Ambivalence and Insincerity on Crimea’s Vote to Join Russia
More than 90 percent of Crimean voters have voted to join Russia. Putin and the rest of Moscow are praising the power of democracy, however disingenuously, and Obama and all of Washington are condemning the referendum as an illegal act.
As has been true throughout this whole crisis, the U.S. position is fundamentally hypocritical. When Washington condemns the the referendum as a violation of sovereignty and territorial integrity, Russians sort of giggle and point to Kosovo, for which NATO bombed Serbia in 1999 and which voted for full secession and independence in 2008 with full U.S. support.
The most popular reason Americans have for opposing the referendum is the fact that it was held under Russian military occupation and, therefore, how legitimate can it really be? This is a position I agree with: democratic votes should not be influenced by military occupation.
But did these same Americans condemn the democratic elections in Afghanistan and Iraq as being illegitimate because of the nefarious influence of an overbearing U.S. military occupation? Where was this criticism when Kosovo voted for independence while thousands of U.S. and NATO troops continued to base there? Have they been condemning the fact that Washington pressures democratically elected representatives in Japan to swear off any plans to move the tens of thousands of U.S. troops occupying Okinawa, despite the fact that the overwhelming majority of Okinawans call for an immediate end to that occupation?
There is a question about just how much the referendum in Crimea would have differed without Russian troops and it very well may be the case that it would not have differed much, given the large ethnic Russian majority there. The U.S. will continue, nevertheless, to condemn the vote and retaliate on the margins by digging in its diplomatic heels in Kiev and by sanctioning Russian officials (with no utility).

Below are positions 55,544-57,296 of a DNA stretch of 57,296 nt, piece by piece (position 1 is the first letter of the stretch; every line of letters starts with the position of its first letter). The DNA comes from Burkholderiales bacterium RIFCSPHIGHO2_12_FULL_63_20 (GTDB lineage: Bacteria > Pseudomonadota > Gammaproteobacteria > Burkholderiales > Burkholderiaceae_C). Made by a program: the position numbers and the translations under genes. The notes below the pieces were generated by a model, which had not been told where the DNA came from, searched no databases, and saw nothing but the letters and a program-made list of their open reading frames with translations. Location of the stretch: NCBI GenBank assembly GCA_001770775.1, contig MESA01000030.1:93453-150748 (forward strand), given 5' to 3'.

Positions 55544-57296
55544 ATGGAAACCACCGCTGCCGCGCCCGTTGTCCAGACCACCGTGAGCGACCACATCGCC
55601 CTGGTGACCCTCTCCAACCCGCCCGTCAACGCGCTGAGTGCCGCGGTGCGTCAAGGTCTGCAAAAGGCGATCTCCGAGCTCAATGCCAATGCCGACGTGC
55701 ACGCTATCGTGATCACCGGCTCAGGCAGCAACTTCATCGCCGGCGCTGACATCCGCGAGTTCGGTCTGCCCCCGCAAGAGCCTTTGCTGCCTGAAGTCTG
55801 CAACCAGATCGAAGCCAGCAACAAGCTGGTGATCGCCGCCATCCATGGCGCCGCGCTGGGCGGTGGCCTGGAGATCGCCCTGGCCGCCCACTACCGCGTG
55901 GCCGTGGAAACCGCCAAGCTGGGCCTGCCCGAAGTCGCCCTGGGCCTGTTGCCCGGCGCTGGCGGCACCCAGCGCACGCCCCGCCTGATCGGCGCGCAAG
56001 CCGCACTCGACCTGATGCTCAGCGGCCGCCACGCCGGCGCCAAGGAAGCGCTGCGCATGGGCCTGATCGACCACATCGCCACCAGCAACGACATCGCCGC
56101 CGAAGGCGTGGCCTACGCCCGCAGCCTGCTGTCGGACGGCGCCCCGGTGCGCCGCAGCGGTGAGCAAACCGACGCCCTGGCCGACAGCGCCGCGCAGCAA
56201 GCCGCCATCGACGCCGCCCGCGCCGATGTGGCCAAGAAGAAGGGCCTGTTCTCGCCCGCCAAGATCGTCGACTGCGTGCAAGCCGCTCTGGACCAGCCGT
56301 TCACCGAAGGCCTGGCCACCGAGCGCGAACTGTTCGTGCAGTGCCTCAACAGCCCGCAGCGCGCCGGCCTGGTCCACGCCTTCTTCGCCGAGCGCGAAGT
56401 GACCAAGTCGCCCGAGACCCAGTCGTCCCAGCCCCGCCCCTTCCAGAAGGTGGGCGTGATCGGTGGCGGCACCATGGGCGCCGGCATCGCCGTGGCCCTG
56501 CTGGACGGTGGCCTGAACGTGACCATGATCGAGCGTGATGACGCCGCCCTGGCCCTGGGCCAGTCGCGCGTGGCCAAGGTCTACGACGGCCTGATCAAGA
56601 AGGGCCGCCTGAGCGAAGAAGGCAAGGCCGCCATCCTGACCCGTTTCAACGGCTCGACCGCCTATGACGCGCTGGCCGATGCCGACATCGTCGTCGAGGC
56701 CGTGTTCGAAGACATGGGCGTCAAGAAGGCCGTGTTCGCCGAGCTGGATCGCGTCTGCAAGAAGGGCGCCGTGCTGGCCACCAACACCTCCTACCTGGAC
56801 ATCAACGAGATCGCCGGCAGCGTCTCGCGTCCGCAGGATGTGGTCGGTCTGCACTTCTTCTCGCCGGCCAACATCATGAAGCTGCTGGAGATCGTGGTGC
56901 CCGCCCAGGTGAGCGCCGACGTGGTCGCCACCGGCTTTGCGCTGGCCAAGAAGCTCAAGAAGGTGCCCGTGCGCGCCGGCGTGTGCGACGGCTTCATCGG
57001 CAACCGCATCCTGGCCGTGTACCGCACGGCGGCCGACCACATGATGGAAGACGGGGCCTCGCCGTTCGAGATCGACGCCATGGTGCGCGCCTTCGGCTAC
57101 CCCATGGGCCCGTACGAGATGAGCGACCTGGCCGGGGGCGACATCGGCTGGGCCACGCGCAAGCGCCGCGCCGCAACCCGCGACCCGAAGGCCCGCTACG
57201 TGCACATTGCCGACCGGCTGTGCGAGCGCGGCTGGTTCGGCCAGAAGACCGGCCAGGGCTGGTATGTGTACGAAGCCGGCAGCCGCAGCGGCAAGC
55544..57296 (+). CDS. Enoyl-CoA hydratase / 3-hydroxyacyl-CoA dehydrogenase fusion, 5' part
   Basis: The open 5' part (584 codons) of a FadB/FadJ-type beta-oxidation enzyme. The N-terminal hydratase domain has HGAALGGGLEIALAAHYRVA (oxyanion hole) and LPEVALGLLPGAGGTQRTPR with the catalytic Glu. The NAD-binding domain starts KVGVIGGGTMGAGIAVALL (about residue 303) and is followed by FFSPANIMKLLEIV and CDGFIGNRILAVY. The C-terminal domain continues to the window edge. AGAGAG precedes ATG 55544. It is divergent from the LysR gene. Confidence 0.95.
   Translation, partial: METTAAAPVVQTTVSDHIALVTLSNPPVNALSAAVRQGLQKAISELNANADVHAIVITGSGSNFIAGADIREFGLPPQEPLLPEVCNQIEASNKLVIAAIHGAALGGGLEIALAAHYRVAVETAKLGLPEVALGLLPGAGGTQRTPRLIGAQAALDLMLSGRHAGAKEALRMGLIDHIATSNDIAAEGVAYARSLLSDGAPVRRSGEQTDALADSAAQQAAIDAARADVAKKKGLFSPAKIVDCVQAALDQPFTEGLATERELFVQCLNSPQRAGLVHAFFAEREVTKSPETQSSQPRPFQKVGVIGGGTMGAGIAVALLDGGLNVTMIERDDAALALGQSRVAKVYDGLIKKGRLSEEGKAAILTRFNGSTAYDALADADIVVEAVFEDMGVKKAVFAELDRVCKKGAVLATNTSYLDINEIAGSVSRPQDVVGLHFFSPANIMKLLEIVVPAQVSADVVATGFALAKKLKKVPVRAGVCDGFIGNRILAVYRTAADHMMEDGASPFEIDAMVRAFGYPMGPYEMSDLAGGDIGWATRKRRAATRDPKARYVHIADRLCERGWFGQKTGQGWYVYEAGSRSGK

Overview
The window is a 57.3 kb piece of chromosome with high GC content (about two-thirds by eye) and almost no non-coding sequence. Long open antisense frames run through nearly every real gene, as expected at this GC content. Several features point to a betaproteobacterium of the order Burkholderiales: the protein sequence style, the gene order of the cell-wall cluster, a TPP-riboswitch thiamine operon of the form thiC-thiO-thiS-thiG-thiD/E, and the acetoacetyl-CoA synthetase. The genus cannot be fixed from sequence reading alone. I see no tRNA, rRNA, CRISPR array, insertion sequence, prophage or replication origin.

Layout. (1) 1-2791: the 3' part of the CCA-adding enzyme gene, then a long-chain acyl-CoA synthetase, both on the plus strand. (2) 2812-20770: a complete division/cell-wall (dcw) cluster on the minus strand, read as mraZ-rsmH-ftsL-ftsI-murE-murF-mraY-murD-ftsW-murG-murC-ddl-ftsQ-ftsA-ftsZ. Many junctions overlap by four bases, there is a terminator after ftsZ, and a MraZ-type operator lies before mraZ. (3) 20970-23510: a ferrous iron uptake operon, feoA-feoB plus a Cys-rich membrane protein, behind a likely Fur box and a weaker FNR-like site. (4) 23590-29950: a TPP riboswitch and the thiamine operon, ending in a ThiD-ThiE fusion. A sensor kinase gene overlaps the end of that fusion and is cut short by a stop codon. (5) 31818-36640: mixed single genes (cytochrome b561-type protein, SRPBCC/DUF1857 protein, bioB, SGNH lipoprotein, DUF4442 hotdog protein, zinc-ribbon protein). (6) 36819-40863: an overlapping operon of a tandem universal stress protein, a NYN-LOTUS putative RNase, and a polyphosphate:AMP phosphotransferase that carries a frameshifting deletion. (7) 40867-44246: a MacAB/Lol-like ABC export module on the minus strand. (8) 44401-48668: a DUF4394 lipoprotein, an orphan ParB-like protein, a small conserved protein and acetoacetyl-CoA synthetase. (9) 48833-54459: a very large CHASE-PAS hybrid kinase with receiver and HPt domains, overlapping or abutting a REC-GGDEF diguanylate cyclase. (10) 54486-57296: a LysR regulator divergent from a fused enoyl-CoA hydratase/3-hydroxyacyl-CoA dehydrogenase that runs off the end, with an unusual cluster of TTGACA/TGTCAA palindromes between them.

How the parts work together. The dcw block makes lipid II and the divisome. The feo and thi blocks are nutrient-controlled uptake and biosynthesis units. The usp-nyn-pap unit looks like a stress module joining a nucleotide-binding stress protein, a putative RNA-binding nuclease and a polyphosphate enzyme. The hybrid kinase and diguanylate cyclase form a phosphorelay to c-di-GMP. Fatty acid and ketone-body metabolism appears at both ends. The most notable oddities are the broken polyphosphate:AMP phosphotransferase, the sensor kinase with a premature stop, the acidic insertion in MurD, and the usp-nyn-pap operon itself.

The reason is not one of principle, as the Obama administration claims, but of spite. Russia seems to have won this geo-political spat, and Washington isn’t going to take it laying down.
But perhaps they should. “Although Westerners (and the Ukrainian government) profess the importance of defending Ukrainian territorial integrity,” writes Taras Kuzio in Foreign Affairs, “most Ukrainians wouldn’t seem to mind letting Crimea go.”
“[M]ost Ukrainians,” Kuzio explains, “have always been ambivalent about Crimea.”
The region was transferred from Russian to Ukrainian control in 1954, and Russians still feel a much stronger sense of attachment to the region, and specifically to the port city of Sevastopol, than do Ukrainians. Some Ukrainians even believe that Crimea has a right to secede, although they may have wished that Crimea had done so in more orderly fashion. “If there is a clear majority of the people on a certain territory that do not want to accommodate themselves with the state they live in,” Ukrainian writer Mykola Riabchuk said before the Russian incursion, “they should have a right to secede, which would require some negotiations, international mediation, referendums, and post-separation settlements for national minority rights.”
The interim Ukrainian government is too weak to do anything about the referendum, even if Crimea meant enough to them to start such a dispute. The U.S. has little to no leverage and is only continuing down the road of hostility and confrontation with Russia out of spite. And whatever validity rests in the U.S. condemnation of legal violations and Russian occupation is undermined by the fact that it is entirely insincere, given America’s routine practice of precisely the policies for which they now condemn Russia.